The research about sequence clustering algorithm is also one of the methods to attempt to group the relevant biological sequences. MCL [12] is a graph based unsupervised clustering by employing the Markov. BLASTClust [16] is an application of clustering the sequence by the single-linkage clustering. CD-HIT [17] is a fast method for clustering protein using the greedy algorithm. If a sequence is sufficiently similar to some clusters, that sequence is assigned to it; otherwise, make a new cluster. UBLAST [18] makes a cluster using USEARCH algorithm which searches high-scoring global alignment. Among these sequence algorithms, MCL provides unsupervised clustering option by the value, which is able to look for the optimized performance by the sequence similarity; thus MCL is used as a clustering method at this suggested model.

The proposed model is to predict the classifier of that function by training the relationship with the features [19, 20] after clustering through protein-interaction. Protein-interaction makes a relational graph by using MCL tool based on the sequence similarities of protein, resulting in making a clustering for the protein. Protein inside the same cluster can be assumed to have similar functions. Yi et al. and Nhat et al. clustered by using the GO of gene and compared the results hereof with the other clustering algorithm [21, 22]. This study shows that there is a constant correlation between GO and clustering. In other words, protein inside the clustering can be explained to have the same GO since it performs a similar function. Based on this idea, that proteins in the same cluster can have similar GO, the suggested method seeks the related features. The features used in the proposed model are InterPro and keyword. They already proved the relationship between InterPro and GO in [2325]. In conclusion, the purpose of this research is that the investigation of the relationship between selected feature such like IPR, keyword, and GO term within the cluster. The clusters make groups by the sequence similarity.

This study is managed as follows. It described the relationship diagram as to the model and test method that would describe and learn the properties of data used in Section 2 and also mainly stated the detailed description as to the learning model and test method. In Section 3, the most optimized option value of the proposed model is to be presented by comparing and analyzing the result values based on the model explained in Section 2. In Section 4, the conclusion and future direction are to be presented.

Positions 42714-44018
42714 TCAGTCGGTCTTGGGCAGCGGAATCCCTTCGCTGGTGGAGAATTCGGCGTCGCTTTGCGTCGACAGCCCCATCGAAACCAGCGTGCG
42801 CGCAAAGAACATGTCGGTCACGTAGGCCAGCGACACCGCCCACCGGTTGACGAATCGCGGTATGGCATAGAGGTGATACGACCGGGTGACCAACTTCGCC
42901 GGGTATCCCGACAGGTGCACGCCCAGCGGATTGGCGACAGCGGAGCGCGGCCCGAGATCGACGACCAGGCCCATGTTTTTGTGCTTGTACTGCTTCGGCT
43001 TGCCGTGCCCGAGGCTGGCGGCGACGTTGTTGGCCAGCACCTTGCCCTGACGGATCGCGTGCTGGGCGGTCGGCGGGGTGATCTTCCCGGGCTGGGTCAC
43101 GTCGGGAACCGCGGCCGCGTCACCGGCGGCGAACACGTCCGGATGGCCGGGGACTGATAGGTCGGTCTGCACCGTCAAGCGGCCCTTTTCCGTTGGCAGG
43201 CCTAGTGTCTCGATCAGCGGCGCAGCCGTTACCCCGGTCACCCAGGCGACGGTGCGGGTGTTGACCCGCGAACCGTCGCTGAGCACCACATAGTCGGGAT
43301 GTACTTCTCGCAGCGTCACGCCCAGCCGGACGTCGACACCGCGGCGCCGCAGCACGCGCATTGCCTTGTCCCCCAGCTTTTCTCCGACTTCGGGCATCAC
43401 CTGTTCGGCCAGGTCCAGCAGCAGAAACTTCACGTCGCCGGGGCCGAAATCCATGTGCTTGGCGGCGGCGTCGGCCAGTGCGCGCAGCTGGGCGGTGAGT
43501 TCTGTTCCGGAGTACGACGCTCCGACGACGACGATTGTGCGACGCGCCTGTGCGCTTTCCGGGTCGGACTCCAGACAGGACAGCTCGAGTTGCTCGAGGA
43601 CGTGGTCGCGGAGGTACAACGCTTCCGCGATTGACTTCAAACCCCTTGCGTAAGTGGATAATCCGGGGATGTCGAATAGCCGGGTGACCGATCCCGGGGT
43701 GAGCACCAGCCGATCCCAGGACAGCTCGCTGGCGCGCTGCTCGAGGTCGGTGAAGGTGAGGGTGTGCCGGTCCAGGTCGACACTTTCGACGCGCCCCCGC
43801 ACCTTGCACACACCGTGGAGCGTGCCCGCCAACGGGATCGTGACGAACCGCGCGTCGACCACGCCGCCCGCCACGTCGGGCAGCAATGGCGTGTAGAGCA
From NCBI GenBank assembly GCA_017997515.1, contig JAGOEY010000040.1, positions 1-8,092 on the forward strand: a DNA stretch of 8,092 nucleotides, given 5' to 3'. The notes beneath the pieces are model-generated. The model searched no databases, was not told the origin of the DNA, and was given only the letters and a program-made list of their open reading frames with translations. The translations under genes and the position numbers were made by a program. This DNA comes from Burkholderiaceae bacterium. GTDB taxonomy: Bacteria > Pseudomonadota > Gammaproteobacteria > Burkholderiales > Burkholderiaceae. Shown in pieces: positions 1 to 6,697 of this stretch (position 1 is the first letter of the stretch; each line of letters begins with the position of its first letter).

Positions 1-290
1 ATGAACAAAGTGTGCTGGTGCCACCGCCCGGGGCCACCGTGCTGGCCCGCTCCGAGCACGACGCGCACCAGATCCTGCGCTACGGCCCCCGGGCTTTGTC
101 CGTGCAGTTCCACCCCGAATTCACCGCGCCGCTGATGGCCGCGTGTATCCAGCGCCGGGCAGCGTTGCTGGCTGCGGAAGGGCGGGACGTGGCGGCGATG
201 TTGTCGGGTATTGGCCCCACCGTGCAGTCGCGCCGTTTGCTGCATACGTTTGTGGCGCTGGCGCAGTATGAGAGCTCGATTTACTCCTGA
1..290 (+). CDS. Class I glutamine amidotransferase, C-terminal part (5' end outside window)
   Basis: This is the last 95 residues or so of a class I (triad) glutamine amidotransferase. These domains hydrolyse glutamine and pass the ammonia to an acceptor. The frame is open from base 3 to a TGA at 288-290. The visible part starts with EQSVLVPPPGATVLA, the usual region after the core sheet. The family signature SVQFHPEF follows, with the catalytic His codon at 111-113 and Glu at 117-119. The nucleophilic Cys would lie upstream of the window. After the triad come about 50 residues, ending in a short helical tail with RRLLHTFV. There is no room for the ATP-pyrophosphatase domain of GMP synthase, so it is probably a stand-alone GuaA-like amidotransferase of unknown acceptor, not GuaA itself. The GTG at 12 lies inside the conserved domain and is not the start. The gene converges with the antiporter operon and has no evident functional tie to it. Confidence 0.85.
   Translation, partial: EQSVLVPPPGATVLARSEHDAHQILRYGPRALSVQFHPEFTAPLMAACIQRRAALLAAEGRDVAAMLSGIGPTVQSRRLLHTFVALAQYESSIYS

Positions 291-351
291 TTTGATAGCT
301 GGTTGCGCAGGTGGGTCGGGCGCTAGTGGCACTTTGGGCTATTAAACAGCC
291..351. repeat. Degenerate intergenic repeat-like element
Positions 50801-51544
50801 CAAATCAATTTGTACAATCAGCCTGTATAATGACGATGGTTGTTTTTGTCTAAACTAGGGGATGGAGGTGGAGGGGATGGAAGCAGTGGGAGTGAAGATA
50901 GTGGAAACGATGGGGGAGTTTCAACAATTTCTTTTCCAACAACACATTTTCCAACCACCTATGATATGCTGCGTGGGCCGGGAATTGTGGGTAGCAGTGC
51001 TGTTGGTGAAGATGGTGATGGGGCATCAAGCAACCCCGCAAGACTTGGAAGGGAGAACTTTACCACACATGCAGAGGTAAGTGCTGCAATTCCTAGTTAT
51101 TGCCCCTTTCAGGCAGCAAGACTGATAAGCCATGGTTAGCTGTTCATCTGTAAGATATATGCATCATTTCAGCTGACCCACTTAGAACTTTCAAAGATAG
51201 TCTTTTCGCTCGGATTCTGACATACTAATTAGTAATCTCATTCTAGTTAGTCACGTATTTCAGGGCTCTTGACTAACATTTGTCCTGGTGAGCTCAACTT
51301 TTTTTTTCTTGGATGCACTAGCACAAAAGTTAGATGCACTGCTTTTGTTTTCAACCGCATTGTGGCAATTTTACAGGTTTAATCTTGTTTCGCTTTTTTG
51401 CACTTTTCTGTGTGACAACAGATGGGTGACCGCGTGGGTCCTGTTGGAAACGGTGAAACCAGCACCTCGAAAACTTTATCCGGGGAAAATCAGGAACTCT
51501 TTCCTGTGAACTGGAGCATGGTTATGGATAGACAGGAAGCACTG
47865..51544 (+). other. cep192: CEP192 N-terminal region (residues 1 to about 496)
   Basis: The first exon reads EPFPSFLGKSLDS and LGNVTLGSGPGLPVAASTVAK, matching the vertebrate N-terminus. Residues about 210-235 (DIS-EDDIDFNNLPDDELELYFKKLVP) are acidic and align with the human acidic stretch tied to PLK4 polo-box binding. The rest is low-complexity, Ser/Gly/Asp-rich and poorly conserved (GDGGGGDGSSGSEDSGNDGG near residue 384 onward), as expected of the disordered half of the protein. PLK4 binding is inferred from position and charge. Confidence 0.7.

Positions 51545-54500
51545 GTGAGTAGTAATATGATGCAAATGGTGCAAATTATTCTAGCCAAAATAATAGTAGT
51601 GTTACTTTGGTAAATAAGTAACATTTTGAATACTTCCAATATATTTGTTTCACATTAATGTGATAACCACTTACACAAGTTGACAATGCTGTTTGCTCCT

2. Method

2.1. Data Set

As for data, Saccharomyces cerevisiae’s data was utilized at Uniprot. The features to be used are GO (gene ontology) and IPR in DR (database cross-reference) and keyword in the KW (keyword) line from FLAT format. The gene ontology (GO) is a controlled vocabulary of terms to describe protein functions. It consists of the three large categories that include “biological process,” “molecular process,” and “cellular component” and it is uniquely composed of the hierarchal structure. InterPro terms [26] are defined in the InterPro database, which is a curated protein domain database that acts as a central reference for several protein family and functional domain databases, including Prosite, Prints, Pfam, Prodom, SMART, TIGRFams, and PIR SuperFamily. We have previously shown that InterPro was an important source of features for identifying GO terms for proteins [25, 27]. Keyword performs the important role of reference for sequence as a predefined entry based on the functions, structure, or other categories. Among the extracted Saccharomyces cerevisiae data, those proteins not having GO were excluded and IEA (Inferred Electronic Annotation) out of the evidence codes of GO was not utilized. IEA is the property that was automatically extracted from the database, and usually it is not the feature that was revealed experimentally by manual. Thus, it is inappropriate for creating a model based on the calculating technique. To summarize, those proteins having at least one IPR or keyword while having more than one GO among the data of Saccharomyces cerevisiae were utilized as the data. As shown in Table 1, a total number of proteins used were 5,285. A total number of GOs owned by these proteins were 4,673, whereas a total number of IPRs and keywords owned by these proteins were 4862 and 461, respectively.



To verify the validity of the proposed model and find the optimized option by using the above data, the 10-fold cross validation technique was utilized. The 10-fold cross validation utilizes a certain part of data as the learning model and another part as the test. In other words, it is mainly utilized when testing the validity whether or not, the proposed method is correctly performed, or finding the optimal parameter values of the proposed model. On average, one-fold consisted of approximately 520 proteins by dividing the proteins into 10 subsets randomly and only one subset out of those subsets is to be used as the testing data and the remaining 9 folds are to be used as the training data. All the protein data can obtain test results by the data learned by the data that excludes oneself one time through conducting the aforementioned task for each fold.